Snap will spend $1 billion on Amazon cloud services, amended filing shows

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In addition to the $2 billion Snap committed to spending on Google cloud infrastructure over the next five years, the company also revealed today in an amended filing that it expects to spend $1 billion on Amazon’s cloud services over the same time frame. However, the company clarified that it may choose to build its own infrastructure in the future.

Snap’s agreement with Amazon has it spending $50 million this year, then increase its spending in subsequent years until it reaches $350 million in 2021.

The amended filing was spotted this morning by Recode and Reuters, which both noted the sizable deal with Google, and how Snap is committed to using Google’s infrastructure for the vast majority of its business, including computing, storage, bandwidth, and other services. But the deal with Amazon indicates that Snap is not restricted to using only Google’s cloud as it moves forward.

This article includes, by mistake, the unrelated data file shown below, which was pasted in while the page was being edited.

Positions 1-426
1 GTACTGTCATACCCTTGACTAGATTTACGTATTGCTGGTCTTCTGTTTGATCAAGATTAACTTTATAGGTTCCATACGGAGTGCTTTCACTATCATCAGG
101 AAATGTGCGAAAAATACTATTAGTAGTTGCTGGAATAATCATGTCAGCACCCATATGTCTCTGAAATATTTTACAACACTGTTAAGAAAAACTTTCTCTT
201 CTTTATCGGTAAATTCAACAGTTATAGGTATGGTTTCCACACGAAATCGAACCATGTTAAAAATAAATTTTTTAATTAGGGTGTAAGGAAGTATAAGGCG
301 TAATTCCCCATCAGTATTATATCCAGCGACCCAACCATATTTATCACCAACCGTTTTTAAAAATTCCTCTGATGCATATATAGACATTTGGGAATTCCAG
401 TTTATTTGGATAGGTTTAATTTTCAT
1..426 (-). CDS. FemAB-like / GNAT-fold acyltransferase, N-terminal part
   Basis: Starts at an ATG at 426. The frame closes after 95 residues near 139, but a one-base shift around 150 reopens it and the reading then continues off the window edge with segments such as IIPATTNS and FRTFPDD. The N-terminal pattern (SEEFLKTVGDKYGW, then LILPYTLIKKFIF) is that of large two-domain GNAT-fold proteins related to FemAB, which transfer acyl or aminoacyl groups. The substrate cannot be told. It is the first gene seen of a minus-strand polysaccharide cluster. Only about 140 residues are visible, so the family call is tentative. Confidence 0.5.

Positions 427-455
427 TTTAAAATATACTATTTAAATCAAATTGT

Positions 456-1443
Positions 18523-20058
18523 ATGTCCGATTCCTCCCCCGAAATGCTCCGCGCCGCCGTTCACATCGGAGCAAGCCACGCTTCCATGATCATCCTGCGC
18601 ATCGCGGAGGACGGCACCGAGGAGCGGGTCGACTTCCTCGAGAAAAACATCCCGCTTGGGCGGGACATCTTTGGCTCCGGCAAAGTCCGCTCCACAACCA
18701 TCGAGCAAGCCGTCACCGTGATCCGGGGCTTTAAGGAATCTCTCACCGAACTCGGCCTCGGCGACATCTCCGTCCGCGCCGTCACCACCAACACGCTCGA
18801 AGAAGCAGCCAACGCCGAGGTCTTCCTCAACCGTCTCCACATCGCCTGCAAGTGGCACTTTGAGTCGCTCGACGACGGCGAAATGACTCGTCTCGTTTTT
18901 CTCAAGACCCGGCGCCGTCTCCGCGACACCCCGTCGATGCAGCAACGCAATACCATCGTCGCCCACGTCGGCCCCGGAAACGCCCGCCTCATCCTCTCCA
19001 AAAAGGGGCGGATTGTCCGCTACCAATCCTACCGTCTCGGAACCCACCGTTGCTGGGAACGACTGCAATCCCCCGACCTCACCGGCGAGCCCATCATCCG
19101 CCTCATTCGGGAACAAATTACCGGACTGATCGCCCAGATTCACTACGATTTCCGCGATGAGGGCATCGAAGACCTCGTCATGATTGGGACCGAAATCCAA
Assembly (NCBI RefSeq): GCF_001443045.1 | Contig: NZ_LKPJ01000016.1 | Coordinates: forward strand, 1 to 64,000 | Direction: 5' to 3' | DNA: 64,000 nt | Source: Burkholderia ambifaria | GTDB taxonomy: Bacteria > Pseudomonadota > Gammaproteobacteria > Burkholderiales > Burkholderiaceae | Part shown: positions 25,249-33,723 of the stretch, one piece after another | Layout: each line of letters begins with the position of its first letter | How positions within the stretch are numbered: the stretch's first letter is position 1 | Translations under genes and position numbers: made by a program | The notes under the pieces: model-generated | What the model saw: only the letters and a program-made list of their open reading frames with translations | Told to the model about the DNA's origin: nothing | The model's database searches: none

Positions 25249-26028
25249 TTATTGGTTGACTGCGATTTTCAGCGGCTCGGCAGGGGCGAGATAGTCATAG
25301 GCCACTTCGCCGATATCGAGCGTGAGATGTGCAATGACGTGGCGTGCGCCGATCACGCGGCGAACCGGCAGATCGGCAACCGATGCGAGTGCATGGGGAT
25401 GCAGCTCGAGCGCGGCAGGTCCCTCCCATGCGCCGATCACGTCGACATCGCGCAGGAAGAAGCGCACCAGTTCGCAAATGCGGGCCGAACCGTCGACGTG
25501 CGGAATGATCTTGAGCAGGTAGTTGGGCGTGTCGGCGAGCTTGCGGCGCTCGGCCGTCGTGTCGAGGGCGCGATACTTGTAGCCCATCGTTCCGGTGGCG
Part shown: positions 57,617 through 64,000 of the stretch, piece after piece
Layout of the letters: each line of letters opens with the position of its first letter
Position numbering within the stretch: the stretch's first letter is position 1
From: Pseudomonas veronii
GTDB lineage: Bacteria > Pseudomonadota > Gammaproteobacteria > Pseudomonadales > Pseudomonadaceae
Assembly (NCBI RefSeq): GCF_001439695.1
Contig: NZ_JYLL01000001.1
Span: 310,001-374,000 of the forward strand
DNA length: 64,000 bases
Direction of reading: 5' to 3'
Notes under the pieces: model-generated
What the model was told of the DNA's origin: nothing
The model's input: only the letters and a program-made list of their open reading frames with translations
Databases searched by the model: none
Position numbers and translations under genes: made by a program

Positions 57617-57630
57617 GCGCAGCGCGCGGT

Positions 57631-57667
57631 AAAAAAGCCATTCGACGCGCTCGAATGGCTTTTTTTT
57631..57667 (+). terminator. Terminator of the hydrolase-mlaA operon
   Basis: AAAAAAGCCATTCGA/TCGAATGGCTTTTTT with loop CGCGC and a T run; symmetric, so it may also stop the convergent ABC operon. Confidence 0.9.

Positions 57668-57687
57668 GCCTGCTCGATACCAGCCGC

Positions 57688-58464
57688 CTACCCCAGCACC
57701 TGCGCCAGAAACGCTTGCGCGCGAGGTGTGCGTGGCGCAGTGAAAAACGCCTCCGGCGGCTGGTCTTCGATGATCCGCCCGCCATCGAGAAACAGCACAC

As Snap explains, “our agreement with Google requires that we use their cloud services for substantially all of our hosting requirements,” adding that a Google Cloud disruption of service could harm its business, as could having to transition to a new provider – a move that would be costly, too.

Also included in the updated filing was more information about how Snap sees the broader competitive landscape around the world. It noted that users outside of North America and Europe tend to consume Snap’s content more than they create it – something the company attributed to a variety of factors, including the lack of high-speed cellular access in some regions. This requires users to wait until they’re in an area that has high-speed Wi-Fi, Snap said, which translates into less frequent daily usage as you’d see in developed market.

Those users instead will spend more time watching Stories, instead of sending Snaps and Chats, the company said. This broadcast model where a few users post content many others consume leaves Snap susceptible to competition by broadcast-oriented platforms.

“Fewer Snaps and Chats sent means fewer notifications inviting friends back into the application and therefore lower and more sporadic daily use,” explained Snap.

The amended filing was published a week after the company’s IPO registration, where the company is looking to raise $3 billion.

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